Best existing license for closed-source code

  • I'm creating a few closed-source applications on my own (no big company behind me) and am wondering exactly how to protect them. At the top of all the source code files I have this pretty basic copyright notice:

     * Copyright (C) 2010-2011 {name} <{email}>
     * This file is part of {project}.
     * {project} can not be copied and/or distributed without the express
     * permission of {name}

    However I'm really starting to think that's not enough. Without the money to get a lawyer, I'm interested in any closed-source license that essentially says "You can use it, and that's it". Finding one has been extremely difficult as I can only find open source license comparisons or "Find a lawyer" answers.

    Is there any closed-source license that I can use that says something similar to this?

    Why include the license in source code files if by being a closed-source project means you are not distributing the source code files? How do you expect others to view this license?

    @Bernard Including the license in the source is a legal maneuver. In the event the source gets somehow leaked, any viewer is still aware that they should not have access to the source -- i.e. they cannot use plausible deniability as a defense.

    @TheLQ - We already have a term for that, `non-free` .. (referring to liberty, not price).

    Do you actually need a license? Do you want protection other than copyright law gives you? Bear in mind that, if you want a license that restricts more than copyright law, you will have to get some sort of assent to the license.

    @Tim Post: Stallman labeled such software "proprietary". Not that everybody likes to use his definitions.

    @puddingfox: I see your point, but then the more important matter is how the source code got leaked, since @TheLQ says they are developing the applications on their own and thus no one else should have access to the source code.

    @Steve We don't close questions here as duplicates of SO questions. That question only covers non-commercial applications, while this question doesn't impose the same constraint. Definitely related, though, so thanks for finding it.

    @Bernard: To investigate where a leak is, is helps to have good evidence that a leak took place, and where the code went. If Company A writes something similar, you can be suspicious, but you can't really do anything. If you can show that Company A is using your proprietary code, you have many more legal options (and hence more options that don't involve a courtroom).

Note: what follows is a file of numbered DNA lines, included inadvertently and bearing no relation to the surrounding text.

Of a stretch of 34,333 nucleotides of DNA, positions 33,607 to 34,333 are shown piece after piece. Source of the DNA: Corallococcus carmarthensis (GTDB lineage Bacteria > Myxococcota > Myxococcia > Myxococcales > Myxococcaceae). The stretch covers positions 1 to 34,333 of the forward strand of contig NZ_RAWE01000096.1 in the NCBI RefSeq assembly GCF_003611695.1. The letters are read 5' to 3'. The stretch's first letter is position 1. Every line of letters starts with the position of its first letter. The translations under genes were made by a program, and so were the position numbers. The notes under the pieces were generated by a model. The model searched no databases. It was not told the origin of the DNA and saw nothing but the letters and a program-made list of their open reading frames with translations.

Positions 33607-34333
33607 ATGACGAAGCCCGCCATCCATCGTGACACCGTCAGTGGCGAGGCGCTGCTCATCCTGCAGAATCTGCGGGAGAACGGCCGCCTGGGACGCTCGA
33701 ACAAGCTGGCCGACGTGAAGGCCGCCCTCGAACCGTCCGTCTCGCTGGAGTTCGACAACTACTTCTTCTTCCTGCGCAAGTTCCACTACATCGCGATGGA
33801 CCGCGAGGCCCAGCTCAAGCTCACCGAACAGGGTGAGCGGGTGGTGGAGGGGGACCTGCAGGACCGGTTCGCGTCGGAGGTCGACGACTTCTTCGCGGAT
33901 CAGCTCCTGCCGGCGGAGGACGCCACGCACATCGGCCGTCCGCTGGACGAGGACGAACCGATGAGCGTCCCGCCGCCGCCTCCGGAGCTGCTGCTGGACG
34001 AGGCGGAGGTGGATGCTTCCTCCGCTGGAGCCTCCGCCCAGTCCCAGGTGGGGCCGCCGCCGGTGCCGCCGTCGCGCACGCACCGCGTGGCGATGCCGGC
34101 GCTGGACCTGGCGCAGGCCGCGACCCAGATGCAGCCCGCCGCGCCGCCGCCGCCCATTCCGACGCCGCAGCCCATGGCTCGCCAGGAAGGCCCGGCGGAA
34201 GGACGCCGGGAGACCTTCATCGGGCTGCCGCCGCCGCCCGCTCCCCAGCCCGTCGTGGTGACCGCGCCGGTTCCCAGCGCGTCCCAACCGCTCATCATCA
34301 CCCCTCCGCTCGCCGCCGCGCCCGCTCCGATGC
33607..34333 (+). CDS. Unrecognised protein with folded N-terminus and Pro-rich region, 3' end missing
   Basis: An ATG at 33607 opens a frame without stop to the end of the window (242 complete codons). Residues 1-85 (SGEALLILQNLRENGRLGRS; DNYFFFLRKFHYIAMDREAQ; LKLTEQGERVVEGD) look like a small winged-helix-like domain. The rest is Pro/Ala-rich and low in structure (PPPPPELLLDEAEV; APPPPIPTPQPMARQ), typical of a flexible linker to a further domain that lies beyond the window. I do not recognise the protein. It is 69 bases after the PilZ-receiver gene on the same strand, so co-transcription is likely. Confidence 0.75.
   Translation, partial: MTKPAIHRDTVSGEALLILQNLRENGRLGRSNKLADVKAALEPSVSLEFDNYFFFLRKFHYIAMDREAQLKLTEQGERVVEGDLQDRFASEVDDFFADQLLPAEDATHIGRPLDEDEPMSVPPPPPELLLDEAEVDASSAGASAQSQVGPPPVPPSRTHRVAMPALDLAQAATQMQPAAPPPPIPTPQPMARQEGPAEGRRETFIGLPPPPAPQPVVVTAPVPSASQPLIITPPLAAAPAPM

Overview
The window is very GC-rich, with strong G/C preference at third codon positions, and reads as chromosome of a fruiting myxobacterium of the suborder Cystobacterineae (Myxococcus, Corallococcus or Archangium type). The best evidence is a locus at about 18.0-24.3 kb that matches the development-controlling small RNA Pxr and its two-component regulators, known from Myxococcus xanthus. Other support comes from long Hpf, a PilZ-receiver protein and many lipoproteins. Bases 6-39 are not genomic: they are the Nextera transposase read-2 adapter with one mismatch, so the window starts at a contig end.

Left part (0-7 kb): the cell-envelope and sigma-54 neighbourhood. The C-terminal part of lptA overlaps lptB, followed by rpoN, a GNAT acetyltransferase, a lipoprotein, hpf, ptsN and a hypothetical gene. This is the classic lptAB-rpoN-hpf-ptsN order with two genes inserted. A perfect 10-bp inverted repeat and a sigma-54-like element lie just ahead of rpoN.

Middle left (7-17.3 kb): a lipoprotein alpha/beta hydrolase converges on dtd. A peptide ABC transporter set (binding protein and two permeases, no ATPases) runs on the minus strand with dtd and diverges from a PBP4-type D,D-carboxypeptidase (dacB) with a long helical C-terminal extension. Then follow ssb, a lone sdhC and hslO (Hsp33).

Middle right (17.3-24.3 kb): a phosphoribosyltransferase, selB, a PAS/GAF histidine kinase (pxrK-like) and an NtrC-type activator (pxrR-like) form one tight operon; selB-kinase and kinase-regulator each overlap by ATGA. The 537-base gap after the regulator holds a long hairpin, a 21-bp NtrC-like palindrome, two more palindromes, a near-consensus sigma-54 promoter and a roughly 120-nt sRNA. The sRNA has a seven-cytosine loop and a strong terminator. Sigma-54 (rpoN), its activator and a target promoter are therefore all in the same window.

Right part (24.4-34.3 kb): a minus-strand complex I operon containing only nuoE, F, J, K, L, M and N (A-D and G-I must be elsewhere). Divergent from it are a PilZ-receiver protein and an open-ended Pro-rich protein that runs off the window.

@TheLQ there is a "proprietary" tag which has the same meaning.

  • Tim Post

    Tim Post Correct answer

    10 years ago

    Something like this is adequate, depending on where you live:

    /* Copyright (C) YoYoDyne Systems, Inc - All Rights Reserved
     * Unauthorized copying of this file, via any medium is strictly prohibited
     * Proprietary and confidential
     * Written by Elmer Fudd <[email protected]>, September 1943

    (2016 update: The phrase "All Rights Reserved" used to be required in some nations but is now not legally needed most places. In some countries it may help preserve some of the "moral rights.")

    This means you can't:

    • Copy the file
    • Print the file out, scan it and copy the image
    • Print the file out, take pictures of it and distribute the film
    • etc ...

    However, take care to note that in some countries, there is no such thing as copyright. This is also completely in addition to a strong license that you ship with your product, which should go into greater detail.

    These sort of 'license headers' are designed simply to alert someone who happens upon a file that they should not distribute it.

    We use something very much like that in stuff that we have that needs to stay behind closed doors. For instance, it alerts someone to not post functions on Stack Overflow.

    Someone who p0wns your dev server to get your code probably isn't going to pay attention to it, however. Note, again, what you're describing is NOT a license, it's a per file assertion of copyright and specifically stating that the code is proprietary.

    There are few countries that don't have a copyright law based on the Berne Convention, and those countries don't tend to have thriving computer installations, and you can't get that much money out of them anyway. There are more countries where copyright is ignored to a large extent, and people there won't care about licenses either.

    and if it is not a company but an indie developer, what I put here "Copyright (C) YoYoDyne Systems, Inc - All Rights Reserved"? What is that "Inc"?

    @AquariusPower: "Incorporated", like *Monsters, Inc.*

    The "license" in this answer might contradict existing licensing terms in an outside contract. This could lead to ambiguity in ownership and distribution rights. You should indicate what has precedence in the case of a conflict.

    Remove the (C), as it doesn't mean copyright, nor is it a replacement for © nor does it have legal weight. The "Copyright" you typed is sufficient, and "(C) only means copyright in some US states, while in some places it means that you'll have to argue your name is "(C) Yoyodyne Systems, Inc." Also choose between © and the word "Copyright" as listing both can lead to nuisance arguments like "he copyrighted the copyright" which won't cause a case to fail, but will cause your lawyers to bill you more to state the obvious.

License under CC-BY-SA with attribution

Content dated before 6/26/2020 9:53 AM